Tuesday, June 22, 2010

Cox Arboretum Metropark

Cox Arboretum is a part of Dayton's Five Rivers Metroparks system, the same system that contains previous destination Carriage Hill.  The park promises the gardens to be in full bloom these days - my house is surrounded by green trees these days, so I'm looking forward to a little bit of color. 

I pull into the parking lot, keeping a watchful eye out for Zip, the border collie who lives and works in the park.  There are signs around the grounds asking you the please not pet him, which breaks this dog-lovers heart just a little bit, but too much attention can confuse and distract the dog, and Zip's got a job to do - he's meant to chase away destructive geese, and it's hard to chase birds when he's busy being adored by strangers.  There's plenty here to distract a person, though.  Dragonflies float between the reeds while the many, many lily pads bob on the gently rippling water.  

So many turtles.  Turtles sun bathing on rocks, turtles resting on logs, and if they can't find a dry spot, they rest on top of the shallow-growing aquatic plants, poking their heads out of the water to catch the sun's rays.  A turtle scurries across the path in front of me, and plop!  Drops into the water.  I don't see where he goes.

The rock garden is full of colorful flowers and bumblebees and signs politely asking that you NOT step on the fragile plants.  The post up ahead says "This Way to the Butterfly House!" but I'm too early.  The house won't open for another week or so.  Through the screened walls I can still see the butterflies flutter by from bush to bush.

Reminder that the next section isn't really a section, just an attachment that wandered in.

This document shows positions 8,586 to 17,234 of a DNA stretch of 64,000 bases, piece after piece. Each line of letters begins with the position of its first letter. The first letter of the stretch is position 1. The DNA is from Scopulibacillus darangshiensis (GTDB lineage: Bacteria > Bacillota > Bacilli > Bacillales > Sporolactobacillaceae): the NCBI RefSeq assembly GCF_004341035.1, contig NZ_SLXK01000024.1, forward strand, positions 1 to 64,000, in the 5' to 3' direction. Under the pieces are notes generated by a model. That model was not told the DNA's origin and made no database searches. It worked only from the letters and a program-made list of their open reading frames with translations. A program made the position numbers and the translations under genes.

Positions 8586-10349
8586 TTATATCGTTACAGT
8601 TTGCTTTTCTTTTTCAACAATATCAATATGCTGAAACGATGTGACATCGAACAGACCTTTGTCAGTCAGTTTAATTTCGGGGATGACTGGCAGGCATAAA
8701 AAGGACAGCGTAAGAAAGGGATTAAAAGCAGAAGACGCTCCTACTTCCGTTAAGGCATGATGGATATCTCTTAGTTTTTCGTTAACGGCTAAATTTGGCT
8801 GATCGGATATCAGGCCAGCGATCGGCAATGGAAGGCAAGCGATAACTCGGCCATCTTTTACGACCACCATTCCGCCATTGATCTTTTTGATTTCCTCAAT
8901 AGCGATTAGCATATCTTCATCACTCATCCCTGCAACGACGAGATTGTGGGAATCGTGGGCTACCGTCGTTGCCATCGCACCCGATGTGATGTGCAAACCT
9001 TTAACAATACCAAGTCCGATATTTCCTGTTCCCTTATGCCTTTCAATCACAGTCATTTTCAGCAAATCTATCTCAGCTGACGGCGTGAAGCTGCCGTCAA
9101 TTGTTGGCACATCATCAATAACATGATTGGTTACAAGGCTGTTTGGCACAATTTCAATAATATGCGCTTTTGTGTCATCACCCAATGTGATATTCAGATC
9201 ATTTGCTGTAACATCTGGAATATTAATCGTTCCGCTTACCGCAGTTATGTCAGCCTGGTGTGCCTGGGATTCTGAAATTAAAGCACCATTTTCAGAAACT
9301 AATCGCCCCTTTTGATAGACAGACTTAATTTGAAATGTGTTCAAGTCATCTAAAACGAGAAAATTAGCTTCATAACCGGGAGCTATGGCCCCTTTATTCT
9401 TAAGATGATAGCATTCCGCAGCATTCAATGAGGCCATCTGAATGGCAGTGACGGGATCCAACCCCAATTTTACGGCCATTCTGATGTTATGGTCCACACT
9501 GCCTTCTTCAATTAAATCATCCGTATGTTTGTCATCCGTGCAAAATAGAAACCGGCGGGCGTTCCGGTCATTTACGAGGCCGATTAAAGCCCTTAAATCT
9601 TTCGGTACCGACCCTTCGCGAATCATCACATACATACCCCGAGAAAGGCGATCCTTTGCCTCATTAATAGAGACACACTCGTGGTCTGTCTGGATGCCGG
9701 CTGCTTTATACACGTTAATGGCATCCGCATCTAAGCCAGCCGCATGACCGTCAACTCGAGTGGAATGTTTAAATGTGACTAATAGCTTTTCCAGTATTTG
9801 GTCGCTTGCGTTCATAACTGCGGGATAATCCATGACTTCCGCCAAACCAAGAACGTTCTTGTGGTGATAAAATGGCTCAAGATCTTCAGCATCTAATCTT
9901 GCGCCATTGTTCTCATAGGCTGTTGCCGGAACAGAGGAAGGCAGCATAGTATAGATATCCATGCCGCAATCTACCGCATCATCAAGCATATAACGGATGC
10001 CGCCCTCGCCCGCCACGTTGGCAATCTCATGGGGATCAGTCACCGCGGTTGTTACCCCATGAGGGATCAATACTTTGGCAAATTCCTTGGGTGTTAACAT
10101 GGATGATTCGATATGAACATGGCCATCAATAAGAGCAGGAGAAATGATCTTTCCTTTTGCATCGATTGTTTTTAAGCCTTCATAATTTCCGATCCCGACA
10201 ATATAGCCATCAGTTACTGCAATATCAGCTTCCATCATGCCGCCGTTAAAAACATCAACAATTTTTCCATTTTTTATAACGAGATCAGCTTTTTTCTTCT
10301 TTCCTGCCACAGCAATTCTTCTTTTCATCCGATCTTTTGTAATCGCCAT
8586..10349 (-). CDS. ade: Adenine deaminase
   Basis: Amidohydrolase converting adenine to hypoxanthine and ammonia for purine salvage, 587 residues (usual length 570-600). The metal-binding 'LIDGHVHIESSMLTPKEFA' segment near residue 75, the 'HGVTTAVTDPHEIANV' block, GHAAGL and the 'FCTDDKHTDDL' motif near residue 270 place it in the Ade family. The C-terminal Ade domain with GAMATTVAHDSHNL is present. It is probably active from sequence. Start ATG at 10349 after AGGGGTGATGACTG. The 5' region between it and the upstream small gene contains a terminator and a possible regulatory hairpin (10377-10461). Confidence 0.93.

The park promises hiking, and behind the butterfly house is the entrance into the trail.  I'm immediately swallowed by daisies and black-eyed susans, trees and birdsong.  The rest of the park melts away - the busy Dayton streets are still close enough that the hum of running engines hangs as heavy in the air as the full leafy trees.  A car tire bursts, and the woods shudder.

On my way back to the entrance, I pass the best smelling seat in the house.

Back at the parking lot, there's a Zip sighting.  He's lazily making his way past a sudden rush of incoming well-dressed patrons, finding the shade cast by the roof of the educational center to be far more interesting.  I don't blame him - there are plenty of trees in this arboretum, but the sun is relentless today.  I can't touch, but I do take a picture, and appreciate the lack of geese.

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